Note that this is the only moed that begins on a new moon. We’re not told why… just an observation. A few things are actually left unexplained if we handicap ourselves with a strict Sola Scriptura approach. This Yom haZikuron (commemoration day) seems left open for interpretation to some degree, since we are not told what it commemorates. At least not in the Scripture itself… but the Talmud does have some suggestions. Yom Teruah is considered the “civil new year,” i.e. the birthdate of civilization. It is said that on day seven, HaShem completed His creation and breathed life into the nostrils of Adam… and Adam’s first full day was the first day of the seventh month of our present calendar — Tishrei… so this would mark the first Sabbath.
On the Biblical calendar, we count the 6 days of Creation as Year 1… a short year, but a very significant one. Day Seven of the Creation week is day 1 of year 2. Year 5774 is where we currently are in that calendation, and 5775 will be upon us Wednesday night at sunset… or by Biblical reckoning, as soon as we nightbreak into Thursday.
Tradition dictates that we are to be within earshot of a shofar on Yom Teruah. A minimum of one hundred blasts of the shofar are to be sounded during the course of Yom Teruah. There are four different types of shofar notes: tekiah, a three-second sustained note; shevarim, three one-second notes rising in tone, teruah, a series of nine short, staccato notes extending over a period of about three seconds; and tekiah gedolah (literally “big tekiah”), the final blast in a set, which lasts as long as the player can hold the note (ten seconds minimum). The Bible gives no specific reason for this practice.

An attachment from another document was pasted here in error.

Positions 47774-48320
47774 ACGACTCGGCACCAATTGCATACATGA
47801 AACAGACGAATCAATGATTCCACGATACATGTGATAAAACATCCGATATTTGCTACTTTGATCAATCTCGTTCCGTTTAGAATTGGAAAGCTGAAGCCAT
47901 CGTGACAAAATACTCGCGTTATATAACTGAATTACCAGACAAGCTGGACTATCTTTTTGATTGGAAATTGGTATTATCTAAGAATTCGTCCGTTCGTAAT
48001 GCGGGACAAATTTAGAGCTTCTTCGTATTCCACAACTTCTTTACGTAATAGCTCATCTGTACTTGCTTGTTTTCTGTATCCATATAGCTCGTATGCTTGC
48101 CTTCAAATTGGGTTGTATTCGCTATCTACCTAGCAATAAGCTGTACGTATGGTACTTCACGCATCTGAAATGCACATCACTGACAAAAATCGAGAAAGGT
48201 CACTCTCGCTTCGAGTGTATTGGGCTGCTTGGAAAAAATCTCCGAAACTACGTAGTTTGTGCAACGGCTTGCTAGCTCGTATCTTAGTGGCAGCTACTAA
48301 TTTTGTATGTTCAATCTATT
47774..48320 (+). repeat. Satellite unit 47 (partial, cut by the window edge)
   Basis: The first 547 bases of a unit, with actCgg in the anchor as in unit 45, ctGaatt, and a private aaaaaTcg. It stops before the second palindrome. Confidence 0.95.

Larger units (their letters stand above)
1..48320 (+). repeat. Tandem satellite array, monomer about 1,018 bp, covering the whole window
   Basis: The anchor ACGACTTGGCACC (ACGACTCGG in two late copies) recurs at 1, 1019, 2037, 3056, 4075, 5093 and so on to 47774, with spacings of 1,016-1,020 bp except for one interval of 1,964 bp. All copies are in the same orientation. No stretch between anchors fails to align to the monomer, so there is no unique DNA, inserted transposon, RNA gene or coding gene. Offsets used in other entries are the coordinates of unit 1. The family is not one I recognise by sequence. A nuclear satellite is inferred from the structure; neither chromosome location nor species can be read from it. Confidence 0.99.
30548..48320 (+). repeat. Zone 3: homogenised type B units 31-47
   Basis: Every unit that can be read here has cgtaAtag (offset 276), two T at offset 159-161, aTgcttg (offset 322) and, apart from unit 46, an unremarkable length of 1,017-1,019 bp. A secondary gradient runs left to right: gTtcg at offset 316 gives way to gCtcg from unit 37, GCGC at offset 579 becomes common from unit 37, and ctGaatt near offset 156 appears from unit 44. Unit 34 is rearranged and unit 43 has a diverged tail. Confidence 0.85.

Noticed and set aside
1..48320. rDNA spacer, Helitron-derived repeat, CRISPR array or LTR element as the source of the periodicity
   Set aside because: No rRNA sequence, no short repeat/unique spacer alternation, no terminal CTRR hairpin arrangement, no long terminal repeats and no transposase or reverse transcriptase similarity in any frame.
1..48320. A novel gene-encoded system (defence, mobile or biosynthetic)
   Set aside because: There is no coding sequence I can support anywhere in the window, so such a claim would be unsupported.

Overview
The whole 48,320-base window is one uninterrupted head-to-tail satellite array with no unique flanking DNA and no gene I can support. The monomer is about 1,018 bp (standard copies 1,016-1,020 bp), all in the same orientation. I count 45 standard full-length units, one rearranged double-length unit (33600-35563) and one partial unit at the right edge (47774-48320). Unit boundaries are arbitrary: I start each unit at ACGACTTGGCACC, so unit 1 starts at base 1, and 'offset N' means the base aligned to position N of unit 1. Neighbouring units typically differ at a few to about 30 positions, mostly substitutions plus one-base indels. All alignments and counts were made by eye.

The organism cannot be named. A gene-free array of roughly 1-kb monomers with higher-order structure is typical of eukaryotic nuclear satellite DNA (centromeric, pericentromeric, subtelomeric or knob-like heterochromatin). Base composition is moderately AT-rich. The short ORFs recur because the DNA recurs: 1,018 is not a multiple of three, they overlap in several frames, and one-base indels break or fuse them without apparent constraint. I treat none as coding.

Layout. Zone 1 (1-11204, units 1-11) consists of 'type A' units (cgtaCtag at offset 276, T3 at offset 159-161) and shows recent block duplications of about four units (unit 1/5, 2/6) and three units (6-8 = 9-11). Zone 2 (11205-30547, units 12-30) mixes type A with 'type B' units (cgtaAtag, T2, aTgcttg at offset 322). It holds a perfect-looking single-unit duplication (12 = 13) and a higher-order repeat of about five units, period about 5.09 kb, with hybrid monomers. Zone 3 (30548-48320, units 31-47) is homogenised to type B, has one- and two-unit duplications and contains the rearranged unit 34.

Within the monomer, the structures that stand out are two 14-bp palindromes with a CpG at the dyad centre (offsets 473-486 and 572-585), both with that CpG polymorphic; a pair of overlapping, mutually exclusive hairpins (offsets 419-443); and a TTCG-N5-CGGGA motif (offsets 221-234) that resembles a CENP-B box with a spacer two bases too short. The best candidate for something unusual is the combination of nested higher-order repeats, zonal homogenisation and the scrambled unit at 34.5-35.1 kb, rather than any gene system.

This is a two day celebration. The shofar blasts are meant to inspire fear and move the hearer to teshuvah (repentance). The use of the ram’s horn shofar is also reminiscent of the Aqedat Yitzchak, when HaShem provided the substitutionary sacrifice, i.e. the ram to be slain in his place. In fact, that passage, Genesis 21:1-22:24, is a traditional reading for this moed.
Yom Teruah is also the “launch party” for the Yomim Noraim (Days of Awe), a period of cheshbon ha nefesh (self-examination). The first ten days of the civil year are spent restoring civilization by righting any wrongs we have committed against others over the past year and forgiving any wrongs committed against us, a process called mechillah… in preparation for Yom Kippur. Thus, Yom Teruah is really focused on Teshuvah. An associated ritual is the tashlich tradition. The word tashlich, meaning “cast off,” comes from the phrase from Micah 7:19: